Published by Atlus and developed by BeeWorks,
Touch Detective is one of those ideas that show us why we’re glad to have a DS.
An exploration/adventure game with a quirky look and feel to it, Touch Detective
utilizes the DS’s touch screen well and keeps in the innovation tier with other
great DS games like Phoenix Wright: Ace Attorney and Trauma Center. Touch
Detective’s interesting story and unique feel make one to look out for this
Touch Detective puts you in control of Mackenzie,
a young girl who inherited her family’s detective business after her father
died. You along with your trusty sidekick Funghi and your servant buddy
Cromwell, you must solve various mysteries and gain prestige in order to prove
yourself in the world as a worthy successor to your father’s business.
Touch Detective is played using the stylus on the
screen, and makes little to no use of the face buttons. You simply need to tap
on a spot on the screen in order to get Mackenzie to walk to the place,
investigate the item, or talk to the person that you tapped on. During your journey
through the town, you’ll discover a variety of items and clues to help you on
your journey that you’ll have to use or combine when the proper moment arises.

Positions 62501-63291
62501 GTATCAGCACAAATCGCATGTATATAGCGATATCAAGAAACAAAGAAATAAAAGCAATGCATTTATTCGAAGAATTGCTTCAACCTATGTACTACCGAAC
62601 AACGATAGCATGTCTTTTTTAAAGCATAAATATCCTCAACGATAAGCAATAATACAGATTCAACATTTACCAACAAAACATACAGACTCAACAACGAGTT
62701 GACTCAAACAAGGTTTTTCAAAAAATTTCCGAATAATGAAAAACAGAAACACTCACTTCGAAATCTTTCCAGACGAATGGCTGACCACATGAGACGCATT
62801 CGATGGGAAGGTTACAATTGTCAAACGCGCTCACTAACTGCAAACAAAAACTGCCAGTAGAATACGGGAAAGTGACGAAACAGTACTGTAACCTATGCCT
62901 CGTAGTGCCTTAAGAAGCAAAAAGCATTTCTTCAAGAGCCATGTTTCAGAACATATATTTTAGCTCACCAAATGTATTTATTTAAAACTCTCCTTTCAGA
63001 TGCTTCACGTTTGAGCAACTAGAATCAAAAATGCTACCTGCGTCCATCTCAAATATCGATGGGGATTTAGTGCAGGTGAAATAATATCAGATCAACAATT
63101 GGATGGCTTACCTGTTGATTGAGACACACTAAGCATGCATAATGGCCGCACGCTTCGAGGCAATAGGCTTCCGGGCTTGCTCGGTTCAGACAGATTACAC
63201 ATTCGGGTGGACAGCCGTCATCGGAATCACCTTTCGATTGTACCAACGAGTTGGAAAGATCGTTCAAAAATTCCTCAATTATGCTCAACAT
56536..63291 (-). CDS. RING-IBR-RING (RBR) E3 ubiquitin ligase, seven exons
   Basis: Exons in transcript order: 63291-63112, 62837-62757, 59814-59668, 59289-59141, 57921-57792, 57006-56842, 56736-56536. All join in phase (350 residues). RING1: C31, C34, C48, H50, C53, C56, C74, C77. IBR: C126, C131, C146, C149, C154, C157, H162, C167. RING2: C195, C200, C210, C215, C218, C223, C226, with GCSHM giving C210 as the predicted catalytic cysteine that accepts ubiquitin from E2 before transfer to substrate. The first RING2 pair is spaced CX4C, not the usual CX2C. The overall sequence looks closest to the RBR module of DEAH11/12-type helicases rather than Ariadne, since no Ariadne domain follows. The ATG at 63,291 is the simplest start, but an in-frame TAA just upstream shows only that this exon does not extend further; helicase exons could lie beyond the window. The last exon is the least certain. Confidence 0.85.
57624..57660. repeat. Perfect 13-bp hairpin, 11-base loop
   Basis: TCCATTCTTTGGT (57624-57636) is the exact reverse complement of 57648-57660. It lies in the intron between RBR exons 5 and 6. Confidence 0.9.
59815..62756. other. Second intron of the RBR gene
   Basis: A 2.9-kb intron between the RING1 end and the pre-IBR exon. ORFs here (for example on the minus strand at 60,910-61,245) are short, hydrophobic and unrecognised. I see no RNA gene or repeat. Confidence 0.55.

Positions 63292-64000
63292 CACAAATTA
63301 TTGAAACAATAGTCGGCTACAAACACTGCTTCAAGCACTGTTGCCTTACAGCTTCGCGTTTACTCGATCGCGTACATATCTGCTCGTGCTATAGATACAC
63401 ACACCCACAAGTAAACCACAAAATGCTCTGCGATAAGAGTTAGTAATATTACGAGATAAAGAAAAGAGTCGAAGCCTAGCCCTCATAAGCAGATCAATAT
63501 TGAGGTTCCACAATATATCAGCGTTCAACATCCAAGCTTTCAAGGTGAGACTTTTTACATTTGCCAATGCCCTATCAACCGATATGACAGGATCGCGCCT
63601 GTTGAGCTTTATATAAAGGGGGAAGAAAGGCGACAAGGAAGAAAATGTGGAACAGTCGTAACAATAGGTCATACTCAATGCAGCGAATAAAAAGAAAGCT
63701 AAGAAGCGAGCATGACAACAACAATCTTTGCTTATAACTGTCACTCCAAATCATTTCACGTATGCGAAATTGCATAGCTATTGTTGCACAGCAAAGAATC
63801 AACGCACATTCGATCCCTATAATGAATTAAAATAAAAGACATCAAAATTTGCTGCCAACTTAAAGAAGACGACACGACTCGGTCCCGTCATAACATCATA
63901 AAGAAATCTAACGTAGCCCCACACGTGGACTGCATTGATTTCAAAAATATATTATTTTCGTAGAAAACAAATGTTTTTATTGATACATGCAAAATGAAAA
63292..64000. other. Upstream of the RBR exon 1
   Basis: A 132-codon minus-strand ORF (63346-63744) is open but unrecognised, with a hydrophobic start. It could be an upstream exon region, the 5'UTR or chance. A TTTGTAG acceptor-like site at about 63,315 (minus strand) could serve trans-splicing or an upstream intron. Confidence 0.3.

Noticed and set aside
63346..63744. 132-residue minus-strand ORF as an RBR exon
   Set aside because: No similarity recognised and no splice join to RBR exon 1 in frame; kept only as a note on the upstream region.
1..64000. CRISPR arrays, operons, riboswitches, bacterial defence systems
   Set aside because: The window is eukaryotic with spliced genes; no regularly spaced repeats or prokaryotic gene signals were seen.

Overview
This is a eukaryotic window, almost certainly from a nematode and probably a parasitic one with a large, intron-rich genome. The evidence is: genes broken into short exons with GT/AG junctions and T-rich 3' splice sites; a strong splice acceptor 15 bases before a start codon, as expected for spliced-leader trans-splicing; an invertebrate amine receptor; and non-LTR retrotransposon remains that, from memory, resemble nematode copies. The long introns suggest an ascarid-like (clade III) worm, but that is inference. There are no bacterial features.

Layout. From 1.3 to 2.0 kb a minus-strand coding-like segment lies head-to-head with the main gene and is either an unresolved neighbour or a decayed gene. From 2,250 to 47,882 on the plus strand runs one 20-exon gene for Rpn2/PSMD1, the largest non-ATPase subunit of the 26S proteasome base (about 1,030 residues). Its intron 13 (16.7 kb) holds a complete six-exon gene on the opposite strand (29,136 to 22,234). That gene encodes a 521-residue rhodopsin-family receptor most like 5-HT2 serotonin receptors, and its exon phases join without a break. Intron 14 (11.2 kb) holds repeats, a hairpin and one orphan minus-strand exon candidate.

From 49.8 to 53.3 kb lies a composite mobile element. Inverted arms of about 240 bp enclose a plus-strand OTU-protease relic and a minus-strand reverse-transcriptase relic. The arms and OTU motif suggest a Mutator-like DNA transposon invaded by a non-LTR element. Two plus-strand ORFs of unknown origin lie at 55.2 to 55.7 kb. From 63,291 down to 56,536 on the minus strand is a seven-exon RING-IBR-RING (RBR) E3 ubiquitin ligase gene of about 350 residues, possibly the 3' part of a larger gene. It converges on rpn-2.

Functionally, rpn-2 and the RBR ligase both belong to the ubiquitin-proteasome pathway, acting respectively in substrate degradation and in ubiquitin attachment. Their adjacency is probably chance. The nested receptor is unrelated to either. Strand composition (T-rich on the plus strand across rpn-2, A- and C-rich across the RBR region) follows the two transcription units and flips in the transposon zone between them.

In Touch Detective, you play through a variety of
different and bizarre missions. The very first mission that you’ll take, for
example, has you helping someone who had their dreams stolen. You must then
scour the town to find the culprit, tracing the last place she was that she
dreamed (the park) and delving into what her dream was about.
The dual-screen format is utilized in an
interesting way in Touch Detective. The bottom touch screen is used for playing
the game, while the top screen displays Mackenzie. The Mackenzie screen shows
her facial expressions and her thoughts during conversations. It’s an
interesting concept that shows what goes on behind the scenes in Mackenzie’s
head and gives you a look at her innermost thoughts. It’s also pretty funny, as
sometimes Mackenzie will let her mind run and think of random crap like hot tea
as someone explains their case to her.
Graphically, Touch Detective has an interesting
look, which sports a stylized feel. The art direction looks like a cross between
a Tim Burton movie and a Jhonen Vasquez comic, albeit with a distinct anime
touch. There is also a bit of a cel-shaded effect on the characters, as they are
projected onto a static 2D background. The characters also lean towards the
bizarre side with super-deformed human characters mixed in with
anthropomorphized animals, making the game look like a prettier Animal Crossing.
Touch Detective is shaping up to be an
interesting game with a unique concept, engaging gameplay and a fun story. Look
for a full review of the game next month.